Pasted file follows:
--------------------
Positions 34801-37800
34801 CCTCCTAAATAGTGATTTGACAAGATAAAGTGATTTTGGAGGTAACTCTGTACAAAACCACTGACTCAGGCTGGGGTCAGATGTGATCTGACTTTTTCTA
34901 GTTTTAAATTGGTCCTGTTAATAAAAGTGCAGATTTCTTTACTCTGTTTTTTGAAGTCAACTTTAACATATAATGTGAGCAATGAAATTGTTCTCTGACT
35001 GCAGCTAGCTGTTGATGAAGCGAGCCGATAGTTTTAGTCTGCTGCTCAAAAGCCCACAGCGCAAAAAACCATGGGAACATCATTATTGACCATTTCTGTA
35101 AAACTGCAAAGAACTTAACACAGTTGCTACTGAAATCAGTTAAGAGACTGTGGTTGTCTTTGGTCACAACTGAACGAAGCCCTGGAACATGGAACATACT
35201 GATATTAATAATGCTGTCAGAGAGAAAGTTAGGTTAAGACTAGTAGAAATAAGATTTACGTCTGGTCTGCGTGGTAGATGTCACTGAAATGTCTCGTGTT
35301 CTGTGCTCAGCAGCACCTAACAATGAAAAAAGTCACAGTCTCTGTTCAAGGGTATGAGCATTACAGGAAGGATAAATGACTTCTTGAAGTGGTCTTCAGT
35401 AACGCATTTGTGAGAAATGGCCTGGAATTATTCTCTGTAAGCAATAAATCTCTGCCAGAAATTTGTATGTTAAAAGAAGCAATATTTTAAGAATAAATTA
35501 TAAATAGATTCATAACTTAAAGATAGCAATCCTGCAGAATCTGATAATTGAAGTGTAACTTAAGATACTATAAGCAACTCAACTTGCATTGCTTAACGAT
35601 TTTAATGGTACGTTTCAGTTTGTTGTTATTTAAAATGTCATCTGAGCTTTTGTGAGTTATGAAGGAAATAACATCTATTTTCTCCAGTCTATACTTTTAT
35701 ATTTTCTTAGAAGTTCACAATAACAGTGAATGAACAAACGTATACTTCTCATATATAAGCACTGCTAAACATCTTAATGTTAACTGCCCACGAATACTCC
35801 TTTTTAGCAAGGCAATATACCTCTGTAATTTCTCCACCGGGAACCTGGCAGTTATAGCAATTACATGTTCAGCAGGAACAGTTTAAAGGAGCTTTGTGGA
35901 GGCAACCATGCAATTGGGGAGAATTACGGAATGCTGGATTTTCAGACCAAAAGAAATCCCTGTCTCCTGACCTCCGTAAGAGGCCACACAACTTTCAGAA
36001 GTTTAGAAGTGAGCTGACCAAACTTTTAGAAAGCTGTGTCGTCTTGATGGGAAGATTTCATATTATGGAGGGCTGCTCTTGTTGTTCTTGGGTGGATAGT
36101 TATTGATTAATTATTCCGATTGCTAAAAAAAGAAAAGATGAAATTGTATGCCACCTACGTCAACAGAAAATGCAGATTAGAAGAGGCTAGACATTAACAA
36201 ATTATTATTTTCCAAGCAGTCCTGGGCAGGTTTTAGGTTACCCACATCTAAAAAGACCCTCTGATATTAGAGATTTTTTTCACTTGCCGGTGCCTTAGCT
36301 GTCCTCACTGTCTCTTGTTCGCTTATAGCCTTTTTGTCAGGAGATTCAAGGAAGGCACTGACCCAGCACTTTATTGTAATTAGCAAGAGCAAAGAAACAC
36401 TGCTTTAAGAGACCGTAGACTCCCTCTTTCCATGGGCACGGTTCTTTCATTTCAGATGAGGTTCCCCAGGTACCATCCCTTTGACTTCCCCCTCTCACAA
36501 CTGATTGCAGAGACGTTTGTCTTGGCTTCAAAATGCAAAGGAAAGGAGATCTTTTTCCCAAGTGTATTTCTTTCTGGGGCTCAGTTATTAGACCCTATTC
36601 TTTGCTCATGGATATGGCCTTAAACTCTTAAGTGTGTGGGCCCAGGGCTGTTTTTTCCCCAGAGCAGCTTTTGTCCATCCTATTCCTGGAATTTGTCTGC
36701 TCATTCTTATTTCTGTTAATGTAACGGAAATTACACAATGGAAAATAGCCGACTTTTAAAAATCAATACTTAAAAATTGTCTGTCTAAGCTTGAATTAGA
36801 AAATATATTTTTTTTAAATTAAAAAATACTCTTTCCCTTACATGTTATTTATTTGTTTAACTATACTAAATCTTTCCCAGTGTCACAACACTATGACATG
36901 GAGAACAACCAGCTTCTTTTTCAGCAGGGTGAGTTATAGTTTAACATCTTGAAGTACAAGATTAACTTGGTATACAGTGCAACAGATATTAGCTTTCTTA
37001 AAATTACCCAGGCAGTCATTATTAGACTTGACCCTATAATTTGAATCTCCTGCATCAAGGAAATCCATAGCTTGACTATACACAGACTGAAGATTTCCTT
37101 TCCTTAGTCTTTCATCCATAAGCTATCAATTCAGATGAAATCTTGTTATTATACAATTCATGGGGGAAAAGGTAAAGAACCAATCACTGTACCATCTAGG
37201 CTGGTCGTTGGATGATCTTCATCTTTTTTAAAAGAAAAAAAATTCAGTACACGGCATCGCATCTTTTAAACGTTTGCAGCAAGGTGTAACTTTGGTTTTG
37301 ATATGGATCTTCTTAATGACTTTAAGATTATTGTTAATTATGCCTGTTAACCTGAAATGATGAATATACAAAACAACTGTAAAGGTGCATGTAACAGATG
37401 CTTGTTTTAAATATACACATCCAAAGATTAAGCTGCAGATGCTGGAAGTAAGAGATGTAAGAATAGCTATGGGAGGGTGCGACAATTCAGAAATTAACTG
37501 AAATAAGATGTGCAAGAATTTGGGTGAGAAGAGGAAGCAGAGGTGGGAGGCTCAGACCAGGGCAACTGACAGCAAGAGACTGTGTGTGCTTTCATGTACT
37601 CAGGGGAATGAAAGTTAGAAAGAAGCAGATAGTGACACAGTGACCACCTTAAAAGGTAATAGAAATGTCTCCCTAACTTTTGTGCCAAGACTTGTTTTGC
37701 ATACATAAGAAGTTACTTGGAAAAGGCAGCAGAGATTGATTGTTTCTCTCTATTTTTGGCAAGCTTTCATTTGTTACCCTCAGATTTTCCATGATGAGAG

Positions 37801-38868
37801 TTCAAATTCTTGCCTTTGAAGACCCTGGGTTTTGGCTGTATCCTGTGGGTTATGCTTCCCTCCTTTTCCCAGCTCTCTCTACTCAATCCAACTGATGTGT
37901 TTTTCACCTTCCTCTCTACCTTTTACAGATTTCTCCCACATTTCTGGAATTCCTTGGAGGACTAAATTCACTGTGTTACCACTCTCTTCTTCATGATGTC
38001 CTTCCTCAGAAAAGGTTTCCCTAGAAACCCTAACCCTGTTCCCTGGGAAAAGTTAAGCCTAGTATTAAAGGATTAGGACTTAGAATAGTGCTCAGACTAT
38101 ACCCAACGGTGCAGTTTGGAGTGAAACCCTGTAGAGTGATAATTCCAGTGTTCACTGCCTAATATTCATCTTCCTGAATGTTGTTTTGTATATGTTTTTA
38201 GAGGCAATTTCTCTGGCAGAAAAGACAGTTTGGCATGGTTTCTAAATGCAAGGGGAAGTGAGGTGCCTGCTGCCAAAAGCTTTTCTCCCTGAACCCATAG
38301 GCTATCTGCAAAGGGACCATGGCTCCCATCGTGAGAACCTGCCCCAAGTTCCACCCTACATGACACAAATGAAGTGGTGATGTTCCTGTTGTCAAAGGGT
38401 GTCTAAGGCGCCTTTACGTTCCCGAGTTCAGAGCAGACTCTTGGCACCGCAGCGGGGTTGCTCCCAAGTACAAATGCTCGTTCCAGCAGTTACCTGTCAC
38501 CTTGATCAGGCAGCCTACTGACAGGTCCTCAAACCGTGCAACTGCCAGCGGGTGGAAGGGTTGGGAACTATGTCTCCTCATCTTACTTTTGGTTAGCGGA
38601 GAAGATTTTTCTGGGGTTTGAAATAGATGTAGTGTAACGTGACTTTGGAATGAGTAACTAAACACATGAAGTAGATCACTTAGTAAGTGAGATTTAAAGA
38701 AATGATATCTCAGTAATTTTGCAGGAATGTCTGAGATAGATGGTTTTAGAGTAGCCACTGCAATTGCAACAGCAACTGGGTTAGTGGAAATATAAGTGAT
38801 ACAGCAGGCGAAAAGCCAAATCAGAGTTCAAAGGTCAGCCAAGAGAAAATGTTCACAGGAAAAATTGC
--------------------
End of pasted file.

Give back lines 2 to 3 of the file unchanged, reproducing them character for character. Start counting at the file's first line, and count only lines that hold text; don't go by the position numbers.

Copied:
34801 CCTCCTAAATAGTGATTTGACAAGATAAAGTGATTTTGGAGGTAACTCTGTACAAAACCACTGACTCAGGCTGGGGTCAGATGTGATCTGACTTTTTCTA
34901 GTTTTAAATTGGTCCTGTTAATAAAAGTGCAGATTTCTTTACTCTGTTTTTTGAAGTCAACTTTAACATATAATGTGAGCAATGAAATTGTTCTCTGACT